"Some things are too sacred to play politics with, and our kids top the list," said Erik Olson, senior director of health and food at the Natural Resources Defense Council. "The court has made it clear that children's health must come before powerful polluters. This is a victory for parents everywhere who want to feed their kids fruits and veggies without fear it's harming their brains or poisoning communities."

    The attorneys general of California and New York also claimed victory.

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    "This is one more example of how then-EPA Administrator Scott Pruitt skirted the law and endangered the health of our children — in this case, all because he refused to curb pesticide levels found in food," Attorney General Xavier Becerra of California said in a statement.

    Chlorpyrifos was created by Dow Chemical Co. in the 1960s. It remains among the most widely used agricultural pesticides in the United States, with the chemical giant selling about 5 million pounds domestically each year through its subsidiary Dow AgroSciences.

    Gregg Schmidt, a spokesman for Dow, said chlorpyrifos is a critical pest management tool used in countries around the world.

    "We will continue to support the growers who need this important product," Schmidt said.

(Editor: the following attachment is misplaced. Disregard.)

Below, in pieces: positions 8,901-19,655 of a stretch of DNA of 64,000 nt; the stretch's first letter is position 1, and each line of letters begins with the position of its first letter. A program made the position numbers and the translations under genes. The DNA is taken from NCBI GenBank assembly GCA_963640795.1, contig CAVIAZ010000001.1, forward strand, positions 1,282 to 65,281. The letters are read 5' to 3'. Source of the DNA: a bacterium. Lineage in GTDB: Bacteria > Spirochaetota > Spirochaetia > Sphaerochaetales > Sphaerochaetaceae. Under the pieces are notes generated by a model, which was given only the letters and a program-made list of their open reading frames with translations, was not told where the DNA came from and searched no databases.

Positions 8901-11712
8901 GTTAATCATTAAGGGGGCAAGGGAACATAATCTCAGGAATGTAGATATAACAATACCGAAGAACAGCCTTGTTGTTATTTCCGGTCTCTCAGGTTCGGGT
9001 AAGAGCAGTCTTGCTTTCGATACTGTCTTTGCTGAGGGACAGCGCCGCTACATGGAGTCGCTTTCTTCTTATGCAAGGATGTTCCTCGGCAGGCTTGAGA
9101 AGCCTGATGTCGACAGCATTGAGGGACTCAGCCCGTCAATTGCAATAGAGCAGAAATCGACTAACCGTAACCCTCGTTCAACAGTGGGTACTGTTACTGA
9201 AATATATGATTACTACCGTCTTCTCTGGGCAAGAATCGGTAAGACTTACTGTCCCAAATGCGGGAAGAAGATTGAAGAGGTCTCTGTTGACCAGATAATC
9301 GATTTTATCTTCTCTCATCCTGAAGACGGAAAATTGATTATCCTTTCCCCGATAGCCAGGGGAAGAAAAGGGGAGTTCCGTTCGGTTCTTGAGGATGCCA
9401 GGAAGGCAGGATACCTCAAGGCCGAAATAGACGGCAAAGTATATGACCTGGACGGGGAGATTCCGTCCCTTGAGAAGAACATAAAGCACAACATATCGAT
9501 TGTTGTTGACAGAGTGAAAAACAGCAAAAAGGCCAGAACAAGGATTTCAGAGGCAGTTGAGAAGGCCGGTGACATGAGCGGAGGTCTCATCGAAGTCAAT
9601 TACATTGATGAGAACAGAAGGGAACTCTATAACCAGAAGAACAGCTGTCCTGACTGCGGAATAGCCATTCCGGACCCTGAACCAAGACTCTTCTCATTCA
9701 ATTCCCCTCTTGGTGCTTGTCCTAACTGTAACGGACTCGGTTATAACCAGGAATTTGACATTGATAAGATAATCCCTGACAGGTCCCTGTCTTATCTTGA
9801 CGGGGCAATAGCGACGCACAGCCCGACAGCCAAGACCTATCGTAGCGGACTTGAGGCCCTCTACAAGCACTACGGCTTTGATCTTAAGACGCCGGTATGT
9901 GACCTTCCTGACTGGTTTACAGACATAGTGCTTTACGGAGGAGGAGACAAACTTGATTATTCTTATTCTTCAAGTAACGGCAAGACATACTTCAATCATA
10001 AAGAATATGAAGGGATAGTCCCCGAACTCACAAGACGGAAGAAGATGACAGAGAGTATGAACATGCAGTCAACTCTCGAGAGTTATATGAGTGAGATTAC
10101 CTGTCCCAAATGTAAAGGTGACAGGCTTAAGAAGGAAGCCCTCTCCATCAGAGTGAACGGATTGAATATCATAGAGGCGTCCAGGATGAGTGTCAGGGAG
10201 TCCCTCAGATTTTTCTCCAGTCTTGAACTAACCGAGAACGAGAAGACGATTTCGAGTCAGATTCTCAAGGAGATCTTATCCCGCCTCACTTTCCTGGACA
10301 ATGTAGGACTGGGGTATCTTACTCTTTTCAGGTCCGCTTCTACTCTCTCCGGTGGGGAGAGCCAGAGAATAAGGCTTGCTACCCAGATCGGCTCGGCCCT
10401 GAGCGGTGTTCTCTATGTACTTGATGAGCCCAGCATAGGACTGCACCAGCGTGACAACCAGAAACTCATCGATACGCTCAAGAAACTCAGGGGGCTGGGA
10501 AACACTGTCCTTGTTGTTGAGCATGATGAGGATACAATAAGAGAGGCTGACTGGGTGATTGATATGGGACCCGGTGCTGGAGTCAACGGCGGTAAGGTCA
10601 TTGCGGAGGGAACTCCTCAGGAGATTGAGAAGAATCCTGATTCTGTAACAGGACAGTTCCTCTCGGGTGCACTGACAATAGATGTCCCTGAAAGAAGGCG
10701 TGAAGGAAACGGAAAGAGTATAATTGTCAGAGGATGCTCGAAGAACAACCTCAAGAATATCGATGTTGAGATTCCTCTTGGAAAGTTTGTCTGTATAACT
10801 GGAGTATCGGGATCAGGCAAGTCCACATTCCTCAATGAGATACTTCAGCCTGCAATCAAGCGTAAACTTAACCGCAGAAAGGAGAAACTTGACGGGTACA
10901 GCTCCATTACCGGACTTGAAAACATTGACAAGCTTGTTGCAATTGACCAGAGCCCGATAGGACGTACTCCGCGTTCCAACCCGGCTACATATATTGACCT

Chlorpyrifos belongs to a family of organophosphate pesticides that are chemically similar to a nerve gas developed by Nazi Germany before World War II.

    As a result of its wide use as a pesticide over the past four decades, traces of chlorpyrifos are commonly found in sources of drinking water. A 2012 study at the University of California at Berkeley found that 87 percent of umbilical-cord blood samples tested from newborn babies contained detectable levels of the pesticide.

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    Under pressure from federal regulators, Dow voluntarily withdrew chlorpyrifos for use as a home insecticide in 2000. EPA also placed "no-spray" buffer zones around sensitive sites, such as schools, in 2012.

    In October 2015, the Obama administration proposed banning the pesticide's use on food. A risk assessment memo issued by nine EPA scientists concluded: "There is a breadth of information available on the potential adverse neurodevelopmental effects in infants and children as a result of prenatal exposure to chlorpyrifos."

    Federal law requires EPA to ensure that pesticides used on food in the United States are safe for human consumption — especially children, who are typically far more sensitive to the negative effects of poisons.